Schooling Fish: Wild Zebrafish Assess Risk Through Social Learning
Individuals in some species learn information about food, predators, and potential mates indirectly from conspecifics, without taking unnecessary risks by learning directly for themselves (℠social learning´). Sarah Zala and Dustin Penn from the Konrad Lorenz Institute of Ethology of the University of Veterinary Medicine, Vienna investigated whether zebrafish use social learning to assess risk (℠boldness/shyness´ behavior). They found that wild zebrafish, which are more timid than their domesticated counterparts, became emboldened after interacting with domesticated zebrafish. The opposite did not occur, however. When the bolder domesticated zebrafish came in contact with wild zebrafish, they did not become more cautious. The study is published in the current issue of the journal “Animal Behaviour”.
To test fish disposition, the scientists scored “boldness” as the response to a moving object. If fish approached the object relatively closely, they were classified as “bold”, while those who tended to stay at the back of the tank were considered “shy”. When the wild fish were allowed to interact with bolder domesticated fish, they became less likely to avoid the moving object.
These results confirm the researchers´ hypothesis that zebrafish use social learning for assessing risk: they observe other individuals´ behavior, and change their own behavior accordingly. The findings also indicate that zebrafish adapt their social-learning strategies to the costs of a perceived risk, as the domesticated bold fish did not change their behavior after interacting with the shy fish.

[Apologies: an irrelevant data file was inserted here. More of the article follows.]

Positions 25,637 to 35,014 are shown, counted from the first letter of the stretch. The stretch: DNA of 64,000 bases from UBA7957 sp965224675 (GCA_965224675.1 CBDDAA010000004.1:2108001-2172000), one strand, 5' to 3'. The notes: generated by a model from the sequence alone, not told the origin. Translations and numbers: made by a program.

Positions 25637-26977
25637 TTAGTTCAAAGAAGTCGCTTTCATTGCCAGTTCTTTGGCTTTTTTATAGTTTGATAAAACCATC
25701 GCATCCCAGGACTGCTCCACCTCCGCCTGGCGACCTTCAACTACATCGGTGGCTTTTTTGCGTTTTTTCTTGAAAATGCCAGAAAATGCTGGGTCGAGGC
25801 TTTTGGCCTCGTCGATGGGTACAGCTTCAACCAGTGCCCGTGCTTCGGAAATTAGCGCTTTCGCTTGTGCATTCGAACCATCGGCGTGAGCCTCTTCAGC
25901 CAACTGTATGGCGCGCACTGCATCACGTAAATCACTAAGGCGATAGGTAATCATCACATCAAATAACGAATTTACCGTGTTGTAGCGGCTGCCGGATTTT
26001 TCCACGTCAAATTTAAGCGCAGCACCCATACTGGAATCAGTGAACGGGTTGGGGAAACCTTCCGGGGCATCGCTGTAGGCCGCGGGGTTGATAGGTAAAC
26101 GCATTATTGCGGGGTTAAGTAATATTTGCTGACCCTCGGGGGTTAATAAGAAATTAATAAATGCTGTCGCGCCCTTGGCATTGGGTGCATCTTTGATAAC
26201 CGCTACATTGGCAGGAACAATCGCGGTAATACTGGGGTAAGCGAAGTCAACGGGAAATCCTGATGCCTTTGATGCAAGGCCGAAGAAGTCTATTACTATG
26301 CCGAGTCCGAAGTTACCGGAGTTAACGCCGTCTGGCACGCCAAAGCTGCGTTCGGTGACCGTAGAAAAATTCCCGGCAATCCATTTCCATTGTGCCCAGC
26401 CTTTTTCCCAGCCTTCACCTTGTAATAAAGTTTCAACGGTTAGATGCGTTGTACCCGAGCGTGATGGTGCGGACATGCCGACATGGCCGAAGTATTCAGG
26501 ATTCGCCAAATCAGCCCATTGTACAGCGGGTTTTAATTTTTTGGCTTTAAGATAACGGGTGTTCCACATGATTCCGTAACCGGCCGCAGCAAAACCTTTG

“When a zebrafish moves a few centimeters closer to an unfamiliar object than its buddies it may not seem like a big deal to human observers,” says Sarah Zala, “but 3 cm is about one ï¬sh length and in nature might mean exposing the fish to a predatory attack. So in reality, from the fish´s point of view, he is taking a big chance.”
The researchers also investigated whether zebrafish adapt their behavior to conform to the behavior of a larger group (℠social conformity´), but found no evidence for this hypothesis. Future studies should be able to utilize this model species to incorporate genetic and genomic tools to study the development and evolution of social learning.
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